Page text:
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How Technology Has Made Life More Productive For Me As A Visually Impaired Person

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By Kapil Kumar:

A visually impaired girl holds a model of Intex Vision, a mobile phone designed for the visually impaired, during its launch in New Delhi April 19, 2011. The phone has a large Braille keypad to facilitate the recognition of digits. India has the world's largest blind population and the phone is designed to enhance the quality of life of visually impaired people, a media release said. REUTERS/Adnan Abidi (INDIA - Tags: BUSINESS SCI TECH SOCIETY) - RTR2LE83
Image credit: Reuters/Adnan Abidi.

Being visually impaired does not mean that a person is senseless, emotionless, or lacking in ability. People with visual disability have their own individuality, self-respect, aspirations, identities and also have their own points of view. They have hobbies just like others. They enjoy their lives just like others. They have their own likes and dislikes. They make their own choices. Despite their disability, they enjoy their lives in their own way. They have their potentialities and capacities. Therefore, like others, they also have worth and dignity.

In the era of scientific revolutions, every now and then new innovations take place. These innovations aim to find alternatives to the existing resources or to ensure the survival of human beings on Earth. These inventions have raised standards of living. Therefore, they are regarded as boons to the society. On the other hand, these innovations bring with them potential dangers to the survival of human beings. Therefore, some also consider them a bane.

For the last several centuries, living standards and the lifestyle of the people have changed dramatically. Not only utilities for daily use but, also, modes of communication have changed. In the wider phenomenon of change, a small section of the population, which is that of visually impaired persons, has benefited a lot. These innovations have brought a radical change in their lives.

Barely two to three decades back, blind persons were totally dependent on the Braille script. They pursued their education using either Braille slates or ‘braillers’ (typewriters for typing in the Braille script). At that time, reading and writing activities were tedious and used to consume a lot of time. But, with the help of technology, this situation has changed to a great extent. Now, sophisticated machinery and advanced technology has changed the scenario and has assisted in making the environment more accessible for the visually impaired.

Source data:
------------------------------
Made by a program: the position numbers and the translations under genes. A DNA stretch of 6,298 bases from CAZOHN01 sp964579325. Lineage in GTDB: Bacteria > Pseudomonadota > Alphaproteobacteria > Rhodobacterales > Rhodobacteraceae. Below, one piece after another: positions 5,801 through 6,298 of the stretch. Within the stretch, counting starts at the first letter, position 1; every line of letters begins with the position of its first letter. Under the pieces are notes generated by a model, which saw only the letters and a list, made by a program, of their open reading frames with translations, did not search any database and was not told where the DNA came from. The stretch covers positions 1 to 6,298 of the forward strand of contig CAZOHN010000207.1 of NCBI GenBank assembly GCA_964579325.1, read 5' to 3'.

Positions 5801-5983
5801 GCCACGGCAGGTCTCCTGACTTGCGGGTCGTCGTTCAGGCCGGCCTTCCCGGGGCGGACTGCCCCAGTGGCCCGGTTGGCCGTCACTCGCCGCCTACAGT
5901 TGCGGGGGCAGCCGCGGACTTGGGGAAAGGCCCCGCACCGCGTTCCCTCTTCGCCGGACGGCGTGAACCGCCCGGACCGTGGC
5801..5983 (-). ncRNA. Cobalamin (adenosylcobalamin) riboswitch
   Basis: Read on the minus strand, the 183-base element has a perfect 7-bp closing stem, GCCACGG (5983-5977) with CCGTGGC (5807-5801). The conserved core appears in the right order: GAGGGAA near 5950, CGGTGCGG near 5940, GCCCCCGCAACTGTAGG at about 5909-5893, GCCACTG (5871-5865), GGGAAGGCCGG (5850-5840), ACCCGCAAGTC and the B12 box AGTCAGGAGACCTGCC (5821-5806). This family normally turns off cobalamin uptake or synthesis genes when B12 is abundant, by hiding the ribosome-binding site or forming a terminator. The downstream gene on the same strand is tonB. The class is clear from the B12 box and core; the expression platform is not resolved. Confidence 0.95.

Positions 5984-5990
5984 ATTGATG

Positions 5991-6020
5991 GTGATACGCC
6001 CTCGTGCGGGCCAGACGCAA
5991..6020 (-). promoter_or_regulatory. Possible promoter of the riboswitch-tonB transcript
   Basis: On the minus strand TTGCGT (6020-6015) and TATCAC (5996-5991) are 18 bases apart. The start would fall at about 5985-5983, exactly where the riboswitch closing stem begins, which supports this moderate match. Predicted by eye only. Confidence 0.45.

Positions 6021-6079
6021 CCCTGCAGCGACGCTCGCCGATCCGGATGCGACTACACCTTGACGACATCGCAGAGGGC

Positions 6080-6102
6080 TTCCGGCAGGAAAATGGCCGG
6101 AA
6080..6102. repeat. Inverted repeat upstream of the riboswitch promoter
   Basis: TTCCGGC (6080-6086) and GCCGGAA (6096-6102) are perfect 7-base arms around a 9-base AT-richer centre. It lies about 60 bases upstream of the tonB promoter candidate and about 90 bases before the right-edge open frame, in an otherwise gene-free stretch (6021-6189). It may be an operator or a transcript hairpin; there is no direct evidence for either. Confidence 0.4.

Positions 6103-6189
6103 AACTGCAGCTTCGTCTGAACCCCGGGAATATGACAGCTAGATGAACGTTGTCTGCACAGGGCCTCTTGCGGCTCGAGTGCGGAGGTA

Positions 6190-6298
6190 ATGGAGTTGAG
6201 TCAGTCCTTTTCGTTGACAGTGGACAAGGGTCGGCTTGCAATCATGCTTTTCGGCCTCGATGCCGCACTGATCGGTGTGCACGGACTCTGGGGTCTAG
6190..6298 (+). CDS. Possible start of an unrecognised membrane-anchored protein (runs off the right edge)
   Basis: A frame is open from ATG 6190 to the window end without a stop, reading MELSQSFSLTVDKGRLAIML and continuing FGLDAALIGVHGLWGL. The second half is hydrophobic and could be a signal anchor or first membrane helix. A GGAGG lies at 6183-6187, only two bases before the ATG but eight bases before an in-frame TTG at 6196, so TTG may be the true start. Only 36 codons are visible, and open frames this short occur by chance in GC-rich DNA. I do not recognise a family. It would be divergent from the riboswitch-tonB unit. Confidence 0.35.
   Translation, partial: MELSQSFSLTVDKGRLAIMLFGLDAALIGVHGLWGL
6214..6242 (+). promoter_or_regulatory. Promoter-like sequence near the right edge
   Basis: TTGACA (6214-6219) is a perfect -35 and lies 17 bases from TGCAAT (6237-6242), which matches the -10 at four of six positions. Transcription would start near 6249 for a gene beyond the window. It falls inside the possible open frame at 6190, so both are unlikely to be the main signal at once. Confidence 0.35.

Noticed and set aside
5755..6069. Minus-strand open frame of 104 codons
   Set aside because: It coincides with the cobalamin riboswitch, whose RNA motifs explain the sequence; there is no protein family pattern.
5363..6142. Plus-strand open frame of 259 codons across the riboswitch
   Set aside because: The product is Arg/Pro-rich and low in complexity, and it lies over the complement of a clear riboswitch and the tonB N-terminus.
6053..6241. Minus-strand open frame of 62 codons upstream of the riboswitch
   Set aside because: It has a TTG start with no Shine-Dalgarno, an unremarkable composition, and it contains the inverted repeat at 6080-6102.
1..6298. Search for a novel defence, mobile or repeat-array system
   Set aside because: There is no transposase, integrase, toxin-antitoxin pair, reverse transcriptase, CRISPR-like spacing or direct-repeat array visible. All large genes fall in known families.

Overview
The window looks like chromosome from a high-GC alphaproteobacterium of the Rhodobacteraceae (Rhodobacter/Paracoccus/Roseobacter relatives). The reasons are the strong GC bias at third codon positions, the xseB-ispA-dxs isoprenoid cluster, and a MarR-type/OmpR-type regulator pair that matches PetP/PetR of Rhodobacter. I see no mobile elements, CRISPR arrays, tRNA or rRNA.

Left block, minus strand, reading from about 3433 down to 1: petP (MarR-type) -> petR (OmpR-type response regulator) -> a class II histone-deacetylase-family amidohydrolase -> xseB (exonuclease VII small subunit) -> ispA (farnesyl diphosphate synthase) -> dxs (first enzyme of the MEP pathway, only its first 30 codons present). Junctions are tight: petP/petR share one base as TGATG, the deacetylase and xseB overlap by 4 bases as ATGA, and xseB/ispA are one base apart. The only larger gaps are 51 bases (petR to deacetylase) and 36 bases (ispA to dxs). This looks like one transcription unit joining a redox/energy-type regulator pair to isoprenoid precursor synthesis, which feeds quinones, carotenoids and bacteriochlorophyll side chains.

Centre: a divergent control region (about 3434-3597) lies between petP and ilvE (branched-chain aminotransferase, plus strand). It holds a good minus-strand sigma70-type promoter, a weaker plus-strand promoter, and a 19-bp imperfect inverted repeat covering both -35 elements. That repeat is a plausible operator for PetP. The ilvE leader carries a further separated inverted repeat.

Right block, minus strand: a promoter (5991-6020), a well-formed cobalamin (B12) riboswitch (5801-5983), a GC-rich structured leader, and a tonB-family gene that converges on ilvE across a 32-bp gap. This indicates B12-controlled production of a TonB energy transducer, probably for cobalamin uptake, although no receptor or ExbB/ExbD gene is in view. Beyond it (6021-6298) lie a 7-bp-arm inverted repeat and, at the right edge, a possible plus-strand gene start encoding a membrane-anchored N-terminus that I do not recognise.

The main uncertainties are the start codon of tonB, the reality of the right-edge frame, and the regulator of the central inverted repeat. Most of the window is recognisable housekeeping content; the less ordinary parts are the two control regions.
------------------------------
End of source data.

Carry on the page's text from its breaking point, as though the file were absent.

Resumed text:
If I may share my own experience after the loss of my vision, when I took admission at a special school in Dehradun in the year 1997, devices like tape recorders assisted me a lot in my studies. I also lost one of my hands (unfortunately, my right, and dominant, hand) in an accident in the year 1995. I could no longer manage to read and write in the Braille script smoothly. Ultimately, I was compelled to totally depend on audio devices. As I was not efficient in writing in the Braille script now, I used to take my examination verbally. Another, facility which helped me a lot during those days in my studies was the reader facility.

With the development of technology, a new type of recorder, which was known by the name of ‘pocket recorder’ for recording purposes, was developed. This device assisted me in my studies up to the time when I reached graduation. Slowly and gradually, with advancement in technology, certain screen reading software for computers, mp3 devices for recording purposes, scanners and so on have been innovated which have met my educational requirements to a great extent.

One need not look any further than three to four decades back to discover that there were no such accessible platforms and applications available such as Facebook or WhatsApp. These social media today have provided spaces and tools to visually impaired persons which they can use to express their views and easily connect with one another. Not only is it now easier to maintain contacts but, also, with the developments in technology, the educational and employment needs of visually impaired individuals have been met to a great extent.

Today, a computer with screen reading software has made the life of a disabled person less dependent and more comfortable. There was also a time when pursuing higher education was possible only for a handful of visually impaired persons. Moreover, the accessibility of reading material was also a big issue. Availability of computers equipped with screen reading software and scanners at affordable costs has made it possible for thousands of blind persons to attain higher education.

At the end, it could be safely concluded that each phenomenon has its pros and cons. It totally depends on how one uses or misuses it. In the midst of all the debates over the ‘scientific revolution’, whether it’s a boon or a bane, technology has brought a radical change in the lives of the visually impaired. It has helped in making their lives less dependent and more productive.